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National Voter Poll on Water

Girls Drinking_water_from_pipe | Climate Nexus Polling

This year is shaping up to be a seminal one on water. State and federal officials are working to implement the Infrastructure Investment and Jobs Act that included $55 billion for drinking and wastewater infrastructure, the single largest investment in history. It also marks the 50th anniversary of the Clean Water Act, and a key opportunity to curb water pollution, as lawmakers negotiate priorities for the five-year Farm Bill that will be reauthorized in 2023. To understand the concerns that are top of mind for voters, the Water Hub at Climate Nexus partnered with Climate Nexus Polling, the Yale Program on Climate Change Communication, and the George Mason University Center for Climate Change Communication on a national poll. We included questions about infrastructure spending, the Clean Water Act, the Farm Bill, drought response, water bill assistance, and more. Below, we share key takeaways.

  • Nearly 9 in 10 voters (89%) agree that access to safe, affordable water is a human right
  • Three-quarters (75%) of voters support creating a permanent federal program to help low-income families pay their water bills
  • By more than a four-to-one margin, voters would prefer their drinking water system be owned by a public utility (58%) rather than a private company (13%)
  • 81% of voters say it is very important that infrastructure investments deliver safe drinking water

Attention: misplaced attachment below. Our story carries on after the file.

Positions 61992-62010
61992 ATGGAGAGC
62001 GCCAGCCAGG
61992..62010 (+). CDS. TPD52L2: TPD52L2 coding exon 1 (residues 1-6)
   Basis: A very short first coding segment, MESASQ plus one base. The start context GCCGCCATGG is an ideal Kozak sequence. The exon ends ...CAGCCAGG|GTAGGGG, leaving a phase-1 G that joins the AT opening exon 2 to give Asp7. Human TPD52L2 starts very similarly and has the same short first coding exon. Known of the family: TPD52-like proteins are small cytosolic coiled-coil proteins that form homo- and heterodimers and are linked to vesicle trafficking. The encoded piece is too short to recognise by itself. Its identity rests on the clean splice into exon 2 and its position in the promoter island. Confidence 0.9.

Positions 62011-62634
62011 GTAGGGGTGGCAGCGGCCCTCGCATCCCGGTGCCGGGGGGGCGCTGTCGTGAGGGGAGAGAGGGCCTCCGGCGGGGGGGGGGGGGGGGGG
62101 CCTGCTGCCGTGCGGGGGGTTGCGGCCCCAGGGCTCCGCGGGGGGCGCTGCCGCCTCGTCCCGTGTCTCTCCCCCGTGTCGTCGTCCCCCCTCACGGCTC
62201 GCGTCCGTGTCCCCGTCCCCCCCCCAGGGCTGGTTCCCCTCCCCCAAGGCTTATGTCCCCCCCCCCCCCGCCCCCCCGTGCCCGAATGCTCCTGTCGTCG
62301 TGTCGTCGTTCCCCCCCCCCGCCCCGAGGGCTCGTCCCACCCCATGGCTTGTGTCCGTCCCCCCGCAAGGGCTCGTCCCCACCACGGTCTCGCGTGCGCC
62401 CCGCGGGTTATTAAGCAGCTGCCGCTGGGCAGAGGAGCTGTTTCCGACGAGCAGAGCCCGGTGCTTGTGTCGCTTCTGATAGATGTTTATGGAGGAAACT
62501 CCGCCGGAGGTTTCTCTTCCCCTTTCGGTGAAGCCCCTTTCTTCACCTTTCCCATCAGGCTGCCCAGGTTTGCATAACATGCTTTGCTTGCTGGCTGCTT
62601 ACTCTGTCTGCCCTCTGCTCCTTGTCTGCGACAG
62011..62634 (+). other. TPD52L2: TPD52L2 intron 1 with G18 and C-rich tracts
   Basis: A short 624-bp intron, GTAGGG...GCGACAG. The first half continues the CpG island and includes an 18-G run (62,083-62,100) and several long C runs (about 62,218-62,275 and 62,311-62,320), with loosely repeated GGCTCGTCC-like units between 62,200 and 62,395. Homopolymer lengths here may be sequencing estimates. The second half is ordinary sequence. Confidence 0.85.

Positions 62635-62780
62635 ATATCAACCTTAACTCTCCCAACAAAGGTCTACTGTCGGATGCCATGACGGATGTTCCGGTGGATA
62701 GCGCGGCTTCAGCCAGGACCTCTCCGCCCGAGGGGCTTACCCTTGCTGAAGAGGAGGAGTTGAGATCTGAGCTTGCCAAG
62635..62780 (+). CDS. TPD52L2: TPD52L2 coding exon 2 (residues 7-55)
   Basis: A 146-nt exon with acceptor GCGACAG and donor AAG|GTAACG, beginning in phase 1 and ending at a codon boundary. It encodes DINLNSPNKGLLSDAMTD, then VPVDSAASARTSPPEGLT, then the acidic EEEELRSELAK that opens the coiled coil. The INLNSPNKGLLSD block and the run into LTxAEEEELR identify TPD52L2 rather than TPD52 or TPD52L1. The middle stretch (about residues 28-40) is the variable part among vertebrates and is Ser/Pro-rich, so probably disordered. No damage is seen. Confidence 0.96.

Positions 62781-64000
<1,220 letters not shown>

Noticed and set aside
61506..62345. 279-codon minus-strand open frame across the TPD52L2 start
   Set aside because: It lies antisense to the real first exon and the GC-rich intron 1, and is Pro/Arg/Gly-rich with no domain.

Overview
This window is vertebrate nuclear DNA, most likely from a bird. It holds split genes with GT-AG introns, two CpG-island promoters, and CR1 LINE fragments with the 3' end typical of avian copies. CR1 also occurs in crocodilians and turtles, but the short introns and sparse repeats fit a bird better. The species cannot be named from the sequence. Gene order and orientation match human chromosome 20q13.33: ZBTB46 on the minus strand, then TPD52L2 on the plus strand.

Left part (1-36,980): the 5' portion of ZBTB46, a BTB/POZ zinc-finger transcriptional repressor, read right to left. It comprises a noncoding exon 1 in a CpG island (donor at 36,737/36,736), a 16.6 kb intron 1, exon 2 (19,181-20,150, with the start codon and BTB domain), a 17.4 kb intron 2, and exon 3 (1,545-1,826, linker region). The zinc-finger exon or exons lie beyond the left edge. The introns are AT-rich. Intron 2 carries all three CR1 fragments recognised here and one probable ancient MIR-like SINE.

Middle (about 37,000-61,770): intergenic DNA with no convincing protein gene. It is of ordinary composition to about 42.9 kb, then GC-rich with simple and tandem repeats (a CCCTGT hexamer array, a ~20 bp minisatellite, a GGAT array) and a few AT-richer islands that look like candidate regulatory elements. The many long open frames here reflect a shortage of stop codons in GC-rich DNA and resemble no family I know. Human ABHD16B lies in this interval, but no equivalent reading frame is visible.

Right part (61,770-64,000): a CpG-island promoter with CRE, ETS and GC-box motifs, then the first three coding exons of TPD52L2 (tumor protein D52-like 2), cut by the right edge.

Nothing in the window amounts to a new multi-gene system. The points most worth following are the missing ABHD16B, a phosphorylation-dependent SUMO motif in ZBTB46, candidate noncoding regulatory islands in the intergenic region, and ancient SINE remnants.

• 59% of voters say the government should prioritize communities with the greatest need for infrastructure spending, rather than distributing funds equally (41%)
  • While only about a third (36%) of voters know much about the Clean Water Act, 96% say it’s important that rivers, lakes and streams be safe for fish and wildlife, and 89% for drinking
  • Voters say the most important goals of US farming policy are public health, environmental health, and keeping store shelves stocked
  • 84% of voters across the country are somewhat or very concerned about drought in the Western U.S.
    • More than half say drought will have a large effect on wildfires (68%), food prices (58%) and fish and wildlife (54%)
    • When asked about drought responses, water efficiency (76%) and reuse and recycling (59%) received far more support than desalinating seawater (22%) or building new dams and reservoirs (16%)